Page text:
As a presenter, it happens to you all the time that you have to conduct an interview. For example, you may have to briefly interview the organizer, you may have to welcome a star guest on stage, or you may have to conduct a panel discussion. Ideally, you should think about your questions and the best sequence in advance so that your audience can follow you easily. Your questions should have a common thread – this is the best way to develop a dynamic conversation. Another tip: if possible, exchange a few words with the person you are interviewing in advance to break the ice. You may also be able to go through the questions together.
6. How do you deal with disruptions and incidents?
I describe my job not only as a presenter, but also time and again as a “flexible presenter”. Live is live and anything can happen – especially in times of live streaming and high tech. The most important tip to take the participants with you is to be yourself on stage. As soon as something unexpected happens, think about how you can take advantage of it.
I’ll give you an example: Years ago I moderated an event where the next speaker was supposed to present a website. When he clicked on the first subpage in the menu, he suddenly got “Internet Connection failed” – no Internet. At that moment I was wondering if this was something that could be done in 1-2 seconds, or maybe it would take longer. Since I assumed that this could take 1-2 minutes and a long silence would probably take all the air out of the event, I went into action. I just started to ask one question after the other about what we can expect from this website, how it is built and so on. So the time was quickly bridged and the Internet was up and running again. One of the results afterwards was that I got my best feedback for this handling of incidents.
7. How do you learn the art of eye contact as an event host?
One of your jobs as a presenter is to connect with your audience during your presentations. The easiest way to reach a participant is with eye contact. It is important that each participant feels reached.
The best way to do this is to imagine a “W” on the seating plan and then first reach all corners of the “W” with your gaze. As the presenter, dare to look your audience in the eye and have fun doing it. If you don’t look at anyone, then all the moderation techniques won’t help you… you won’t be heard by your audience.
8. How to deal with stage fright?
Most presenters have experienced stage fright during their presentations – it’s part of the game and positive tension is a good thing. But if you suddenly find yourself standing rigidly in front of your audience like a deer in the headlights, then you need to change something. Fortunately, there are moderation techniques that will help you not to stand on stage completely headless with stage fright.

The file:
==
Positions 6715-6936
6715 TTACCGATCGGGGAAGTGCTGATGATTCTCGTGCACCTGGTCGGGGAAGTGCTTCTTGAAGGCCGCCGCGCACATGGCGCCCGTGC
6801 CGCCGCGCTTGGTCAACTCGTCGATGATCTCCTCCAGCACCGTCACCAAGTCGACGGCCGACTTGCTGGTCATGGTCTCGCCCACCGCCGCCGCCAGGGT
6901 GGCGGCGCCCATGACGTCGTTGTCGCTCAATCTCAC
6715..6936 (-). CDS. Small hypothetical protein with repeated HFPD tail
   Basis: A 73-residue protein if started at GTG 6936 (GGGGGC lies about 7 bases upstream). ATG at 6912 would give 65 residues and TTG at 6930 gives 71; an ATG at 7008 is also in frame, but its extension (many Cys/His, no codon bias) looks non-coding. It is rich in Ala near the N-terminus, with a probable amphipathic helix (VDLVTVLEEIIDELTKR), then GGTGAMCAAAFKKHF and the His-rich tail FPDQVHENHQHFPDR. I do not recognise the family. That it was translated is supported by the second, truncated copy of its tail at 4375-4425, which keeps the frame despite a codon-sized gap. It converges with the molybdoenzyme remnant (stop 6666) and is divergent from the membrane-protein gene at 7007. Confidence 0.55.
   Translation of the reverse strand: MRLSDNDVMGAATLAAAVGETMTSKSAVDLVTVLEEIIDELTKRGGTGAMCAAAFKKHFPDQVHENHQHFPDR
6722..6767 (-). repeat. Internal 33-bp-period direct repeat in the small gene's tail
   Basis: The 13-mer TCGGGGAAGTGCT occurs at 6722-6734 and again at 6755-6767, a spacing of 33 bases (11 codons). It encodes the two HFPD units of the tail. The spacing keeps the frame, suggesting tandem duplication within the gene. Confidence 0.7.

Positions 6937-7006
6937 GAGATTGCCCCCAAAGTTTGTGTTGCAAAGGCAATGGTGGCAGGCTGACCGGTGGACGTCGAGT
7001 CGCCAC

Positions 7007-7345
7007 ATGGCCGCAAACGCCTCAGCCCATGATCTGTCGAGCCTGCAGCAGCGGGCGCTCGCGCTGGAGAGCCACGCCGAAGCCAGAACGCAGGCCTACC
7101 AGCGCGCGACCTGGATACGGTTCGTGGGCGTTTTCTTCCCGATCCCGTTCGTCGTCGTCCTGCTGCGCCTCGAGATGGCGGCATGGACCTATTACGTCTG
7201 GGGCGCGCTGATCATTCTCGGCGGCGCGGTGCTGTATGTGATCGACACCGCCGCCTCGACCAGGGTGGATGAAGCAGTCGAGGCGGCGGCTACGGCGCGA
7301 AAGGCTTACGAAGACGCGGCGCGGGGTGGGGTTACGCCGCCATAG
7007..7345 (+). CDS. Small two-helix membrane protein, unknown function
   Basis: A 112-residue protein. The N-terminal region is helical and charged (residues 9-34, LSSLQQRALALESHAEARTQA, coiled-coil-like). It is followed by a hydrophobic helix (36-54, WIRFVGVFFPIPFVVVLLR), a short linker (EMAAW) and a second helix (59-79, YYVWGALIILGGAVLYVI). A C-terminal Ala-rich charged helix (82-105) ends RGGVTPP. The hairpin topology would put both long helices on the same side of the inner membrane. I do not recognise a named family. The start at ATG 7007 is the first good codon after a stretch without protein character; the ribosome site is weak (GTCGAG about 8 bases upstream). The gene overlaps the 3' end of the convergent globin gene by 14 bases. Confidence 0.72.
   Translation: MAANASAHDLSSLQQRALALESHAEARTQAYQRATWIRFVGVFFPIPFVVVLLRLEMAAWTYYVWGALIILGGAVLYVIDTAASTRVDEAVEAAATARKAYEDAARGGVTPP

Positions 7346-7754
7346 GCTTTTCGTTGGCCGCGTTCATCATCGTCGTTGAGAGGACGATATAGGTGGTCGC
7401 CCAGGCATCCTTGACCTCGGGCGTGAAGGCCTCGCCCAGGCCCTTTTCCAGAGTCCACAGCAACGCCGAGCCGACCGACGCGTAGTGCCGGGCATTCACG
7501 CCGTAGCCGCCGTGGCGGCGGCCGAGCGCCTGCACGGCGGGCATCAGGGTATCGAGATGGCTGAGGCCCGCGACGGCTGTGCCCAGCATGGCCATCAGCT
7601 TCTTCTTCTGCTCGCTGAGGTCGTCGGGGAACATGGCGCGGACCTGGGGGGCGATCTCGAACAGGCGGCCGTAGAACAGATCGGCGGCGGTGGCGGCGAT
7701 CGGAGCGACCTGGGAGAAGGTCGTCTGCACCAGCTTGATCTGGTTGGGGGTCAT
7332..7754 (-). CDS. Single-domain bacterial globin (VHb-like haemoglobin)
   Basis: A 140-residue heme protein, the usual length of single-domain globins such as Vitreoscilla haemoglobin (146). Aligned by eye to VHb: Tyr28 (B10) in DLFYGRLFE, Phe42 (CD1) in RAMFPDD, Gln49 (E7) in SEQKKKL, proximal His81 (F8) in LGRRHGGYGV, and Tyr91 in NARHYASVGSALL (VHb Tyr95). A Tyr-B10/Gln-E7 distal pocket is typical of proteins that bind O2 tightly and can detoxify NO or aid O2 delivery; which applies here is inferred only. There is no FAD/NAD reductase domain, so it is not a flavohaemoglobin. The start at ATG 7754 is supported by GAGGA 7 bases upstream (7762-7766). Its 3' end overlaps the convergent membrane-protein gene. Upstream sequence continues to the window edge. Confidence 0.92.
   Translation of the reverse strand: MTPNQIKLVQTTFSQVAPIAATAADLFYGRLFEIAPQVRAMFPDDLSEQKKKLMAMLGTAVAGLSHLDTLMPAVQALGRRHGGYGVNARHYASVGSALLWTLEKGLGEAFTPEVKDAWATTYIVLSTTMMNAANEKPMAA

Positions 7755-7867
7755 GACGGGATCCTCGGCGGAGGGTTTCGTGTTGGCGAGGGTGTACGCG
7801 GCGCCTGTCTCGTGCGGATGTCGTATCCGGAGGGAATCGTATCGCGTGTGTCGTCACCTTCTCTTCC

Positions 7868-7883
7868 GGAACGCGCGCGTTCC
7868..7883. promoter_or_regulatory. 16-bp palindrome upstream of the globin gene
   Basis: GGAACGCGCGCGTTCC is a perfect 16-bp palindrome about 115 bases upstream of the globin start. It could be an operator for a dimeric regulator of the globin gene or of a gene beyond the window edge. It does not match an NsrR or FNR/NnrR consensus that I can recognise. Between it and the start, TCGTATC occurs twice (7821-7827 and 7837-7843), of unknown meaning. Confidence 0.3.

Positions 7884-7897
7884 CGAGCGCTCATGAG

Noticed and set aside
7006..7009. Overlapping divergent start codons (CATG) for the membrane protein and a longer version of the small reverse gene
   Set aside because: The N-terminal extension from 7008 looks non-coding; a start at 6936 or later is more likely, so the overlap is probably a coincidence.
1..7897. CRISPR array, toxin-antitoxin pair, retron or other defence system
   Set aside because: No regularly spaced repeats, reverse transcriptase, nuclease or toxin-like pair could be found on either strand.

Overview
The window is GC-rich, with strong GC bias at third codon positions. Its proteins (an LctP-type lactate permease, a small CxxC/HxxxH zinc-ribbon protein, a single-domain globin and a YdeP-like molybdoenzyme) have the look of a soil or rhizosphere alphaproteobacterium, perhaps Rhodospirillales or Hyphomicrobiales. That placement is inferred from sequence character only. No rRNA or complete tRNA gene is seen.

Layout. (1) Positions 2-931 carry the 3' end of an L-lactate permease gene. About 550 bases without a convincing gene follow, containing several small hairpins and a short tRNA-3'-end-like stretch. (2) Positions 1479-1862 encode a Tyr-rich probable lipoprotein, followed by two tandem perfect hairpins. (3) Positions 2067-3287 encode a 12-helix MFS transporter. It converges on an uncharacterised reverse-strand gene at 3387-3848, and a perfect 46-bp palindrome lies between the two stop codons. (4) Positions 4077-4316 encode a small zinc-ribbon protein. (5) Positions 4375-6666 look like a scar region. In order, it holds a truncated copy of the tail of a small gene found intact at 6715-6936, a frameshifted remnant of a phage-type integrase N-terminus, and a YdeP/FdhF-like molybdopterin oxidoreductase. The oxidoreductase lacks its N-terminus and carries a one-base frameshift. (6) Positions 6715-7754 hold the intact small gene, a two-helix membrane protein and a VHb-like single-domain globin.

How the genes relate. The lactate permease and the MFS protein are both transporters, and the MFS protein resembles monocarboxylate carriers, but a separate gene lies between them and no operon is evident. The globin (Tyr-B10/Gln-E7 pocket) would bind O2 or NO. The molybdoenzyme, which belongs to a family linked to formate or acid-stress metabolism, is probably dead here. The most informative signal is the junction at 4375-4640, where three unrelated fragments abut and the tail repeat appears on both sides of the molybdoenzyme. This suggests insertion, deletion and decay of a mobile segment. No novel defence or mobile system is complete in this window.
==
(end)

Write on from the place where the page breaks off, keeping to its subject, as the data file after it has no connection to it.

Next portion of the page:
First and foremost, good preparation will help you. The better prepared you are, the more confident you will be. With every presentation, your performance as a presenter becomes more rounded. In my blog post on “How to overcome stage fright” I dedicated myself to the topic of stage fright. Here I answer questions and give many tips around the topic of stage fright.
My top tip:
Be aware that stage fright generates energy. In the first minutes of your performance you will be carried by this energy, you will feel the air burning with tension and energy. For me, the first minutes as a presenter on a stage during a workshop with the first eye contact with the audience are always something very special. You feel that you are alive and that often creates great energy.
9. Get familiar with the technique
Avoid technical difficulties that bring you out of your flow. That counts even more when you want to host a successful virtual event. Familiarize yourself with the technique already in the preparation phase. You should know where the mic goes on and who your contact person is if a question about the technology arises during the presentation.
Do a sound check and move around to prevent possible feedback. It is also important to know where the stage is best lit and where you should not stand, because otherwise you might stand with a part of your head in the light of the beamer.
My personal tip from my long experience as a presenter to you:
Becoming a presenter is a personal process. This usually does not happen overnight. It takes time and getting used to different roles on stage or in meetings.
On your way to becoming an ideal presenter, always stay authentic and try to find your own style. You are welcome to take a cue from your role models – the important thing is that you don’t become a copy, but still keep your personal touch. And last but not least, one very important point: have fun!
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Here’s how I can help you become a better event host
Becoming a good presenter is not rocket science. With the right techniques, practice and attitude towards life, you can rock any discussion, workshop or even many events as a presenter. It often helps to focus on certain topics as a presenter in the beginning.
An important tip should you want to pursue a professional career as an event host, get yourself into their environment – successfully networking can help you a lot here. If you are interested in personal support or stage coaching on the way to becoming a presenter, please contact me.
Have you ever had an experience as a presenter? What is your personal moderation tip? Feel free to post your answer below in a comment.